During the second trip of Engineers to Centennial Secondary School in order to refurbish the toilet/bath houses, the team members were appalled at the devastating lack of teaching materials/tools in all of the areas of the school, especially in the laboratories–the chemistry lab, physics lab, home economics lab, etc.

Jamee Pemberton, one of the EWB team members, returned home and shared the plight of the school with her women’s guild called Keystone Quilters. This group not only raised money for some sewing machines, but also collected needles, thread, and other kinds of sewing materials. Also, at the 2011 CeOSA convention, a group of the alumni association donated funds to buy five sewing machines for the school. God bless their hearts! Following are some pictures when the machines and sewing materials were presented.

The five sewing machines have been delivered to Centennial, along with a beautiful quilt from Keystone Quilters and boxes of various sewing materials.

Huntington University’s 114th commencement exercises are coming up. Degrees will be awarded to 264 graduates.

Date: May 12, 2012
Time: 3 pm
Location: Merillat Physical Education and Recreation Complex.

Dan Wolgemuth (right), president and CEO of Youth for Christ USA, will give the commencement address. Wolgemuth, a 1977 Taylor University grad, joined Youth for Christ USA as its president and CEO in 2005.

The university will also award three honorary doctorate degrees.

1. An honorary Doctor of Humane Letters degree will be presented to commencement speaker Dan Wolgemuth.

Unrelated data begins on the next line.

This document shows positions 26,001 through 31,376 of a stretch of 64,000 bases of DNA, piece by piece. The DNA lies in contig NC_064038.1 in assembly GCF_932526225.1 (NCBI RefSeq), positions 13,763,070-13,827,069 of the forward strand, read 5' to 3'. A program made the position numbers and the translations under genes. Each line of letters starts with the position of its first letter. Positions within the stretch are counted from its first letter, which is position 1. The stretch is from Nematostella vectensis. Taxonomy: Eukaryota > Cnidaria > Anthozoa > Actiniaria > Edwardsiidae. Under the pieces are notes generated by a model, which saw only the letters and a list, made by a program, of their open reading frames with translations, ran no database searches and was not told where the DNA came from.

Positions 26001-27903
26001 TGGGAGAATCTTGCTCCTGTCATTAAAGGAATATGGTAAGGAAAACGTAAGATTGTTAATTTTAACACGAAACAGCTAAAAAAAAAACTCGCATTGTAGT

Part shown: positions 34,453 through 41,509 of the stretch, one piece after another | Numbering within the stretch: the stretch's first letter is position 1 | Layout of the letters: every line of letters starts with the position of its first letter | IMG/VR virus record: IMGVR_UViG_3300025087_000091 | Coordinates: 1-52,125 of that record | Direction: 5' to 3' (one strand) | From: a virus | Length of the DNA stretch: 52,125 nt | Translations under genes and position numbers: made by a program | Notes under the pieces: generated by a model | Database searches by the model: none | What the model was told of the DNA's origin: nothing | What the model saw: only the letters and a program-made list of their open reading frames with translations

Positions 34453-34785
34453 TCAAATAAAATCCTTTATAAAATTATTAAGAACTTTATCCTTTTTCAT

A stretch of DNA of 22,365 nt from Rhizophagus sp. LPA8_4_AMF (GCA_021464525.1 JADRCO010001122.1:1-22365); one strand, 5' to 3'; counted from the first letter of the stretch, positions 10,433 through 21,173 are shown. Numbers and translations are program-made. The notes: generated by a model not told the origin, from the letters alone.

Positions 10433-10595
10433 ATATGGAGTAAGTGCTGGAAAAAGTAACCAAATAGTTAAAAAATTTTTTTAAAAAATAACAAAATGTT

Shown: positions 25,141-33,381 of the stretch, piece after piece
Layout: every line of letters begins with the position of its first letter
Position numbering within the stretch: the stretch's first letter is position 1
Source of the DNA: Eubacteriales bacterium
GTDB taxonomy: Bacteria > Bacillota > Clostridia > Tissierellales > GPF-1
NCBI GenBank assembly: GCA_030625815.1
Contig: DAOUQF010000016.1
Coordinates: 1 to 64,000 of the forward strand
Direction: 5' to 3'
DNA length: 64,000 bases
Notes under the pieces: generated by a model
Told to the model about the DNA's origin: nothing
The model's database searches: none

2. An honorary Doctor of Divinity degree will be presented to the Rev. Luther Whitfield (right). Whitfield joined Youth for Christ in 1991 as the urban inner city director. In many years of service with the organization, he has helped to develop urban ministry programs for Fort Wayne, including the formation of the Primetime Community Center. Primetime inspires the youth of Fort Wayne through Campus Life ministries, juvenile justice programs, and sports programming. Whitfield continues to serve Primetime today as its senior director. He is also the senior pastor of New Covenant Worship Center, a church based at the Primetime Community Center.

3. An honorary Doctor of Humane Letters will be presented to 1977 Huntington alum Charles Curie (right). Curie is the principal/owner of The Curie Group LLC in Rockville, Md., which is a management and consulting firm specializing in working with national and international leaders in public and private health care. He is a 1977 graduate of Huntington, with degrees in psychology and sociology; he served as student senate president during his senior year. He also holds a Master of Arts degree from the University of Chicago. In 2001, Curie was nominated by President George W. Bush and unanimously confirmed by the US Senate to head the Substance Abuse and Mental Health Services Administration (SAMHSA).

Dr. Tim Smith (right), Huntington University associate professor of history, will present the baccalaureate sermon at 10:30 am in the fieldhouse. His message is titled “The Empire Strikes Back” and will focus on Ecclesiastes 9:11.

Smith joined the Huntington history and political science department in 2007. He previously taught history at the University of East Anglia in the United Kingdom. His research and teaching focus on British imperial and diplomatic history. He is also the director of the Centre for Non-Western Studies. Smith recently published two books on the Vietnam War titled, “Churchill, America and Vietnam, 1941-45” and “Britain and the Origins of the Vietnam War: UK Policy in Indo-China, 1943-50.”

The commencement exercises and the baccalaureate sermon are open to the public, and no tickets are required.